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The Distribution of "Calcicole" and "Calcifuge" Species in Relation to the Content of the Soil in Calcium Carbonate and Exchangeable Calcium, and to Soil Reaction

B. L. T. de Silva
Journal of Ecology
Vol. 22, No. 2 (Aug., 1934), pp. 532-553
DOI: 10.2307/2256188
Stable URL: http://www.jstor.org/stable/2256188
Page Count: 22
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The Distribution of "Calcicole" and "Calcifuge" Species in Relation to the Content of the Soil in Calcium Carbonate and Exchangeable Calcium, and to Soil Reaction
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Abstract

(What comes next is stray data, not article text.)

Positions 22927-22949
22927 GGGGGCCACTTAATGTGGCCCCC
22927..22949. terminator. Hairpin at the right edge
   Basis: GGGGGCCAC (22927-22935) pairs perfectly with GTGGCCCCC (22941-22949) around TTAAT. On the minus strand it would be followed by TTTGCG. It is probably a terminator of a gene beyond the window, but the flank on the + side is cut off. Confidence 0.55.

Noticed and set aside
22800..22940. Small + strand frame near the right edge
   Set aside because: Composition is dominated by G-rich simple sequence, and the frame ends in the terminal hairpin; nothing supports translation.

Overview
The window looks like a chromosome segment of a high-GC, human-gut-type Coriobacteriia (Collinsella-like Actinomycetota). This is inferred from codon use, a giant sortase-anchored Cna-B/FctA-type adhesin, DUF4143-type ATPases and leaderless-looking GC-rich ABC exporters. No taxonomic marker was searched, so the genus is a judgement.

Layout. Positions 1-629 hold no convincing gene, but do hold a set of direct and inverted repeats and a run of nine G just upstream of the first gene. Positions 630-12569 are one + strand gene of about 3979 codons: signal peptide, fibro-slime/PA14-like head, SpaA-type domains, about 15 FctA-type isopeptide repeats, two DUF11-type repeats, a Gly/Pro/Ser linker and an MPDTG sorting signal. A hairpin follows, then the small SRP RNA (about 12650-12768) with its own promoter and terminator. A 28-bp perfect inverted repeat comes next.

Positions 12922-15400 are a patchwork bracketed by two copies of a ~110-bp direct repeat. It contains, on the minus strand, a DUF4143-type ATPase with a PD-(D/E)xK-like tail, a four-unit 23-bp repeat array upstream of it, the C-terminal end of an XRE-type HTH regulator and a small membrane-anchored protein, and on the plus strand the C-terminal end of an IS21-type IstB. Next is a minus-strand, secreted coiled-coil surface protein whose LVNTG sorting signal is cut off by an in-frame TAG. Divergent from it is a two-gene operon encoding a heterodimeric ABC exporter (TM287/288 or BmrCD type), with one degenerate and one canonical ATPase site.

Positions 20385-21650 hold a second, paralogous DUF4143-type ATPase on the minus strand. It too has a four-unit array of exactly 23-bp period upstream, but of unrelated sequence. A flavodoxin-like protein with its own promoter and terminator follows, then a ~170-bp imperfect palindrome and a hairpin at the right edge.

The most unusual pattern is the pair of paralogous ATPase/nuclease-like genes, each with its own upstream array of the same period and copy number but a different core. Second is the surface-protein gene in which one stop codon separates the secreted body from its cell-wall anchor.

The distribution of calcicole and calcifuge species has generally been associated with the presence and absence respectively of calcium carbonate. Little or no notice has been taken of the occurrence of marked calcicoles like Arum maculatum on soils without any detectable trace of calcium carbonate. Data are presented which show that in all such cases the soils contain considerable quantities of exchangeable calcium. Arum maculatum is invariably associated with a high content of exchangeable calcium and low acidity. On the other hand, calcifuges like Vaccinium myrtillus are associated with a low content of exchangeable calcium combined with moderately high acidity. Mercurialis perennis, though common on soils with high exchangeable calcium, is also found on soils with low exchangeable calcium provided the acidity is low. Similarly Pteridium, though commonest on soils with low exchangeable calcium, is sometimes found on soils with moderate exchangeable calcium provided the acidity is fairly high. It is probably this latitude in respect of exchangeable calcium and soil acidity that has made possible the association of these two species on soils containing no calcium carbonate. The nitrifying bacteria, as a community, are not well defined in their reaction to any of the factors considered. They have been found to flourish in soils containing calcium carbonate and consequently of low acidity. But they have also been found to function, though with less vigour, in acid soils where Vaccinium and Calluna grew. On the whole the distribution of calcicoles appears to be correlated with content of exchangeable calcium, and the results of culture experiments confirm this view. The calcifuges appear to follow the soil reaction.

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